I have written before about how it feels to leave QMUL. I found that ruminating on it, having to produce some writing about it, doesn’t make the action of leaving or the build-up to it any easier. It is no emollient to the collection of paraphernalia that comes with big life events if, like me, you’re a bit of a hoarder. I am sad to leave. While thinking about this fact, I realised that before the end, there comes a series of ‘lasts’ – your last essay, seminar, and night at Drapers all representing major milestones but there are others, too. This, for instance, is my last column. (I’m sadder than I thought about that.)

Just as jarring, but harder to pin down, are the more ephemeral milestones. Your last late night library session, the last message in one of those godawful group chats you joined in fresher’s week and still, inexplicably, are in. The last time you buy one of the overpriced (but actually really quite good) sandwiches from the library café. These are myriad, and so small that at the time you might not actually be aware of it being the last time. This, in many respects, is sadder. Maybe I’d have taken a bit longer to eat the cave aged cheddar sandwich had I known it’d be my last one, you think.

Or maybe none of the above applies. It’s entirely possible that you aren’t as sentimental as I am, or that you’ve had a thoroughly miserable time at Queen Mary. To me, though, Queen Mary has been my home for the past three years. I lived on campus for one of those, but studying here meant that Queen Mary functioned as the centre of the small bit of London that we each call our own.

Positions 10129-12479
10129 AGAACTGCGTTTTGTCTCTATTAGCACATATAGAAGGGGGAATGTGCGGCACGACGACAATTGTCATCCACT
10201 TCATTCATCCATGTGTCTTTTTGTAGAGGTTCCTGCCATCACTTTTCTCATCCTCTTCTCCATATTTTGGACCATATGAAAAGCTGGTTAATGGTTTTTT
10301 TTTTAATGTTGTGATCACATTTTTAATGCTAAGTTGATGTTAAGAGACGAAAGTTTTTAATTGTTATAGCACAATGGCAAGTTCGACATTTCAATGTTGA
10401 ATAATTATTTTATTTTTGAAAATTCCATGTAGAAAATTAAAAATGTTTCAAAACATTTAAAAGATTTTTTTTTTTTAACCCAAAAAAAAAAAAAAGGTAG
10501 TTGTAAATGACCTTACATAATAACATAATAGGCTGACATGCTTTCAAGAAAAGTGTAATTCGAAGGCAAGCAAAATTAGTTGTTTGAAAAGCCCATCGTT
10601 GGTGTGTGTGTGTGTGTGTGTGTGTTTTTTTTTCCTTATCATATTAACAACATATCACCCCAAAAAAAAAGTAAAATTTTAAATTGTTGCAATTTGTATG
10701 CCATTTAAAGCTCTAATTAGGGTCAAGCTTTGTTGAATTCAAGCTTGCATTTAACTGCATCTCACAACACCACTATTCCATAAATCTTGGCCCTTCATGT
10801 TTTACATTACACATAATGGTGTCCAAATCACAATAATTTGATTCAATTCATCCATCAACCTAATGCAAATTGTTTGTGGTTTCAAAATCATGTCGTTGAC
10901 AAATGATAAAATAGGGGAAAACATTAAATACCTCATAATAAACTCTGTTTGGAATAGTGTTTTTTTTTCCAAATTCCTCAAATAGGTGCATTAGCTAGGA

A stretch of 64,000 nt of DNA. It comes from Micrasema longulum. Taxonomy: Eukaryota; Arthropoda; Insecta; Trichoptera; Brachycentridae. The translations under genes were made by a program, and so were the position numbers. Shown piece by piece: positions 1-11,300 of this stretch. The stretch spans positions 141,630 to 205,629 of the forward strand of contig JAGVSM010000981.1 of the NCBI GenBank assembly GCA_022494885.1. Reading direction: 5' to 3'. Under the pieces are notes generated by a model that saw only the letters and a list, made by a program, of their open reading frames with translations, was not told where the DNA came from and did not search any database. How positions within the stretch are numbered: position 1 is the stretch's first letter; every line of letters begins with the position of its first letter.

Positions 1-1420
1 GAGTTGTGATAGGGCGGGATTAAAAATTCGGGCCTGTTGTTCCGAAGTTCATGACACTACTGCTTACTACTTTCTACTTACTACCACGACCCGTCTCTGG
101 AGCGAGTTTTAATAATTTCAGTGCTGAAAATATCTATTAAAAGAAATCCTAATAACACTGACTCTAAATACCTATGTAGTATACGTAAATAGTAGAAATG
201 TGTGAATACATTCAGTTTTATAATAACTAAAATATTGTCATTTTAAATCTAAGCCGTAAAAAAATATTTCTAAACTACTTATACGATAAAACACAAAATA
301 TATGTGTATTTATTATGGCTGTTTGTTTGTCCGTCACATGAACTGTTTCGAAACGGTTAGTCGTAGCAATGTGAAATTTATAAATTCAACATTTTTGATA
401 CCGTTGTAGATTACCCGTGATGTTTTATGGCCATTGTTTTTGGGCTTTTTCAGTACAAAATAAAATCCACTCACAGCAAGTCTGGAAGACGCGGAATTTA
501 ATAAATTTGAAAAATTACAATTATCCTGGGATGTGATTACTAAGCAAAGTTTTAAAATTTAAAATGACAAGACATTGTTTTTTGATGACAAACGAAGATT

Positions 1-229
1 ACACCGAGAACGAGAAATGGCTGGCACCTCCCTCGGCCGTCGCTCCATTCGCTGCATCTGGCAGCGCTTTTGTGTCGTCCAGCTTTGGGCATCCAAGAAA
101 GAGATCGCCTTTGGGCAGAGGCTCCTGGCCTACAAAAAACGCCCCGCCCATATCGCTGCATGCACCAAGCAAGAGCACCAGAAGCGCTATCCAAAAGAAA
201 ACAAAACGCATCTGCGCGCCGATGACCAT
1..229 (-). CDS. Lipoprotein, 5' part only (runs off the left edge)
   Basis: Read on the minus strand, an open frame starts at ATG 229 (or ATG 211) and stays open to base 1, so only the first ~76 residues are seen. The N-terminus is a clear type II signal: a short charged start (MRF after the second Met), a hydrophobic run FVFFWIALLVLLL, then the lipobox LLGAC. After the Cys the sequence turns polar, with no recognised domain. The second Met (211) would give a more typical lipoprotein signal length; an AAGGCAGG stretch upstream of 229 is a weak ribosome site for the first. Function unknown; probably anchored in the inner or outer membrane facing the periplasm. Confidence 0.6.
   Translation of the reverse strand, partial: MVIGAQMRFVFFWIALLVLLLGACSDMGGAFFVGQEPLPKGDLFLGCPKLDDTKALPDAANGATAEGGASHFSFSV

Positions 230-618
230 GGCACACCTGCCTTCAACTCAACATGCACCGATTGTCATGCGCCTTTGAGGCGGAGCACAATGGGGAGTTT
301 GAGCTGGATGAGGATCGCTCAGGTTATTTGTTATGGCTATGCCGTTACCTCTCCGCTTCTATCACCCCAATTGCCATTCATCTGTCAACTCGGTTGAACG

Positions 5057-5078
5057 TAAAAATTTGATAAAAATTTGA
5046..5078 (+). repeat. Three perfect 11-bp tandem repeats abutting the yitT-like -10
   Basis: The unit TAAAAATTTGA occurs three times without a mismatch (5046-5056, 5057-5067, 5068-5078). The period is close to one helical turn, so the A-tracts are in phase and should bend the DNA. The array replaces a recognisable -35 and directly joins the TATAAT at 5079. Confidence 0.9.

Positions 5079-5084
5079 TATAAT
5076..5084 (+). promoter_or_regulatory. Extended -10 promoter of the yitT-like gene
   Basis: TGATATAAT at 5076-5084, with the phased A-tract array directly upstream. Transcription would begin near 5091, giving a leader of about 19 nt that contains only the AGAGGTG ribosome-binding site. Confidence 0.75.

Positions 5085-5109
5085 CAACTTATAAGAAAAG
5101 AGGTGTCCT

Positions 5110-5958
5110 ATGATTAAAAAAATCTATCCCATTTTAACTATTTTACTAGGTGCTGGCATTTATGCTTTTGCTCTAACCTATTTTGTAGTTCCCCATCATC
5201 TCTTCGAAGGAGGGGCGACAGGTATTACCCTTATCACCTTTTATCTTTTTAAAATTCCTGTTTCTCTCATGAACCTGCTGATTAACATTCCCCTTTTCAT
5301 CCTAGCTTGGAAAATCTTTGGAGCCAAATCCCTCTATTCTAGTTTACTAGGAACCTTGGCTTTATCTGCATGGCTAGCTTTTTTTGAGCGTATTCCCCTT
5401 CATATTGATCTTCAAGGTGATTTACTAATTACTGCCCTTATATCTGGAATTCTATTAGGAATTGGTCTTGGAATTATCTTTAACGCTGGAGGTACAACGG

To me, London has always conjured visions of Calvino’s haunting spaces from Invisible Cities. Calvino creates beautiful images, still visions of worlds both urban and urbane. Crucially, each city is its own, yet somehow connected to the others – each of them tends to do one thing, or has one defining feature, and many seem to be too fantastic to function, and in this sense you feel they could each be as one place, each representing different parts or elements of a single city in an attempt to understand what it is to live and form meaning from modern, sprawling, cosmopolitan spaces. In this way, we all have our own cities and yet all exist in London. For me, QMUL has served as the heart of the space I have carved out, and thus is somewhere that my fierce provinciality will always have some level of affection for.

More than that, I have had a genuinely good time here. I have been lucky to do a course that I truly loved and more than that, got to do it with incredibly intelligent people who, at their best, brought a new and brilliant way of looking at texts. I have served on committees and as course reps with other people, and I have been amazed at how dedicated and accomplished these people have been.

It is easy to double down on opinions towards the end. It’s easy for me to distil everything into a prosaic love letter to QMUL, and easy for those with a negative outlook to argue the contrary. Queen Mary, however, takes more PoC and LGBT students than any other Russell Group. More state schooled students. We contribute to over 10,000 jobs, most in Tower Hamlets, and run huge amounts of local engagement – again, more than almost any other Russell Group. I don’t think my sense of place here, and the way that QM attempts to be a force for good, are separate from each other.

In simple words, Queen Mary let me spend three years reading books, and one year writing a self-indulgent column. I am profoundly grateful for both.

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